|Founded||Starsprings evolved from E. Stjerna, founded in 1918 by Eric Stjerna to produce upholstered furniture and carpeting. In 1937, the company began producing its own springs and, in 1945, that business was spun off into a separate company, Starsprings.|
Innovating and collaborating
At Starsprings, producing the best means offering high-quality products that meet real needs. Identifying those needs always begins with market research.
“A lot of product development starts with someone who thinks he has a good idea. Sometimes it is and sometimes it isn’t,” Stjerna says. “When we start a new product, we put a lot of effort into market research to tell us where the holes in the market are. It’s not about what we want to produce, but what the customer wants to have.”
After areas for new or improved products are identified, Starsprings moves into a Lean Product Development phase. Developed by Toyota as a precursor to Lean Manufacturing, LPD is a process by which a team of people from different parts the company begin to address the viability of a potential product through brainstorming.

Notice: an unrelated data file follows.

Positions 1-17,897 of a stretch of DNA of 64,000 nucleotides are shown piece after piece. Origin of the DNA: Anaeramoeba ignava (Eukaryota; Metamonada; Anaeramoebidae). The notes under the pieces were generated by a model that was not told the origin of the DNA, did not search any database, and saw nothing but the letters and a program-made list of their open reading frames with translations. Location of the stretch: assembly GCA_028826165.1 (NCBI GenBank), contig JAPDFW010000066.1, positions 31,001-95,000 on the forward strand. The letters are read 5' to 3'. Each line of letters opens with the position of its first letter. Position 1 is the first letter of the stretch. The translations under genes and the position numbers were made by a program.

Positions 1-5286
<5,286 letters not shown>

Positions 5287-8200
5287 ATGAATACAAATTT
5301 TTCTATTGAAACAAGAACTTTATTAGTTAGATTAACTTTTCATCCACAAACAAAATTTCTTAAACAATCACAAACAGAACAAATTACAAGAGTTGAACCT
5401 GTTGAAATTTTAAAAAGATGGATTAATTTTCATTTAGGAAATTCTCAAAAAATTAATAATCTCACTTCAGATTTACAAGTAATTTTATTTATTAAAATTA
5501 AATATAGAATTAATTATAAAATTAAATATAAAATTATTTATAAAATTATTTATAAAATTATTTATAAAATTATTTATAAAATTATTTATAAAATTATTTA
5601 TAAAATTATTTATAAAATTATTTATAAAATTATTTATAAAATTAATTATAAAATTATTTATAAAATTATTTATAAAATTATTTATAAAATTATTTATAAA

Product development is overseen by Bengt Hager, chief technology officer. “There are a lot of ideas floating around, and the group evaluates them on a specific scale. It’s a very visual process that uses sticky notes on a board rather than computers,” he says.
LPD eschews computers in favor of this decidedly low-tech approach to facilitate teamwork and to avoid the loss of ideas that could be applied to other projects. It’s a challenging process, but one that works well for Starsprings, Hager says.
“Our company is run by a balance scorecard, which includes the goal that we should have a couple of new patents every year,” he says. “Everything in my world is about innovation, and the development time can be very long. The challenge is to keep people, who also have other work to do, motivated and focused on the innovation.”